Date of Award


Document Type

Dissertation - Restricted

Degree Name

Doctor of Philosophy (PhD)



First Advisor

Howard M. Klitgaard


A membrane bound ATPase has been implicated in the active transport of sodium. This implication is based on the finding that the enzyme and sodium transport have several common characteristics. Predominant among these are the synergistic activation by Na+ and K+ in the presence of Mg++ and inhibition by certain cardiac glycosides such as ouabain. A correlation between activity of the Na+-K+ ATPase and renal reabsorption of Na+ has been found. Aldosterone, a potent salt-retaining steroid, has been shown to increase the enzyme activity in Some animals and concomitantly effect an increase in renal sodium reabsorption. Unilateral nephrectomy has been shown to have a similar effect on the remaining kidney. While these reports offer a possible biochemical mechanism for the effects of aldosterone and unilateral nephrectomy, little is known about the actual cellular location of the kidney to alterations in the demand for Na+ retention. This dissertation addresses itself to the question of the cellular localization of compensatory changes to altered levels of renal function using a coordinated biochemical and histochemical analysis.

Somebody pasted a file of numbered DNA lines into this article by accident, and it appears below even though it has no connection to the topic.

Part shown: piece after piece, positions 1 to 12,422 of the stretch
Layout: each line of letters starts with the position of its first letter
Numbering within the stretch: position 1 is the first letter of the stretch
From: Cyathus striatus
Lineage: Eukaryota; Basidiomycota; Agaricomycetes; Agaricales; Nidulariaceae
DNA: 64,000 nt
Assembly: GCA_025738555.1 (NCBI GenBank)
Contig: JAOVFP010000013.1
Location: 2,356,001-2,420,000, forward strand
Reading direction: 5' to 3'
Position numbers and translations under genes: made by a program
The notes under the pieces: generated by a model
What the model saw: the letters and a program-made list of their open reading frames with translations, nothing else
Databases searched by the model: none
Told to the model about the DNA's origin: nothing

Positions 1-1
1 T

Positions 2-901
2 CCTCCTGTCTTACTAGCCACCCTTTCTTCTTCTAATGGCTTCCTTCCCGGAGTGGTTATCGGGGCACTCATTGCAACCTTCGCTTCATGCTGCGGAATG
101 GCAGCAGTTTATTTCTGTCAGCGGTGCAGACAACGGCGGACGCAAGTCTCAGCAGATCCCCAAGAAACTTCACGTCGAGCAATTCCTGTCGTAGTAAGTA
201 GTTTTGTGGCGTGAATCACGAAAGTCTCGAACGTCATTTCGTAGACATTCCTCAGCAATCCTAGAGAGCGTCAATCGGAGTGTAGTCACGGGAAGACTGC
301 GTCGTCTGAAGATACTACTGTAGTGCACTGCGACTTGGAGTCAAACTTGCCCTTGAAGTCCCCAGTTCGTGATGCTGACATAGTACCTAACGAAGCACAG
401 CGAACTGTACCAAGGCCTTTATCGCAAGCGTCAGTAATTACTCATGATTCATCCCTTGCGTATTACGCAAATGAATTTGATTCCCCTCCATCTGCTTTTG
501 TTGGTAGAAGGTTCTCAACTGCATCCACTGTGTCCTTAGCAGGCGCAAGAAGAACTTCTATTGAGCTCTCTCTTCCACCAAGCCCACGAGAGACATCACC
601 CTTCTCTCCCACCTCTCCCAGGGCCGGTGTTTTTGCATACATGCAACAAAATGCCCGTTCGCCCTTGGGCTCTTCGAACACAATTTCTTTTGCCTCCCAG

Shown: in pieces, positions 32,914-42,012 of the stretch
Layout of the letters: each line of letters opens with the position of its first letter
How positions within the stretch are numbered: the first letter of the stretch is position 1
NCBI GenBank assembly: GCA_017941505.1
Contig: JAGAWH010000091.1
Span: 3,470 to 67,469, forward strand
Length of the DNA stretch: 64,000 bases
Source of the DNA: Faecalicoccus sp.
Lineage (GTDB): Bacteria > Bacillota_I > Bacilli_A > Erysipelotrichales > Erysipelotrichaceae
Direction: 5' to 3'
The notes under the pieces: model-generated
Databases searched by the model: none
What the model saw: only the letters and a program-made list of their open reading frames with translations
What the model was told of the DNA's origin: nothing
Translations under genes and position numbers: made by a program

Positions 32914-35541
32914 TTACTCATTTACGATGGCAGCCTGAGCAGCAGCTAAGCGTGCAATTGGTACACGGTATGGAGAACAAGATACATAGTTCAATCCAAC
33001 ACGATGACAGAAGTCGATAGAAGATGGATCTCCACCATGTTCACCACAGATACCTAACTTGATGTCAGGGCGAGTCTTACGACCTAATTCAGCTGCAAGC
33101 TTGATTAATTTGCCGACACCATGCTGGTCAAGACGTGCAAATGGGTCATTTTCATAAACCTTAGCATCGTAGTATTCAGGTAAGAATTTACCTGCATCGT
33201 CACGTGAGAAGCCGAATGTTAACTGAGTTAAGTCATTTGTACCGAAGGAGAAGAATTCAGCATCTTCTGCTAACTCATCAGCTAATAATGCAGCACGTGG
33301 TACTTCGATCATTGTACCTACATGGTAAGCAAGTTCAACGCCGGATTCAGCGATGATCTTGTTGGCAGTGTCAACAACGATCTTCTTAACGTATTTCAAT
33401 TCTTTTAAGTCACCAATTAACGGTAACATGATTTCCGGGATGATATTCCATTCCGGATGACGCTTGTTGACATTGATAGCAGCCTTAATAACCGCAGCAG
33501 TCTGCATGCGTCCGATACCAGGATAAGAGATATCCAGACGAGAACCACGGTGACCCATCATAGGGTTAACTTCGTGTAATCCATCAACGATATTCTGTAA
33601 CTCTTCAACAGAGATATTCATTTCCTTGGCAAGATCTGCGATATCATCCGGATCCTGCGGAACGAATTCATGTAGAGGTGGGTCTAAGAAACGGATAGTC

The effects of unilateral nephrectomy, NaCl loading and aldosterone administration on Na+-K+ ATPase in the guinea pig renal cortex and medulla were studied. One week after unilateral nephrectomy, the enzyme activity of both the cortex and medulla had doubled; no change in enzyme activity was observed in the aldosterone and NaCl treated groups under the conditions employed. Histochemical reaction product was localized to the convoluted portions of the proximal and distal tubules and the thick segment of the loop Henle. Reaction product was not observed on the glomerulus and the thin segment of the loop of Henle. Unilateral nephrectomy did not alter the distribution of the enzyme.



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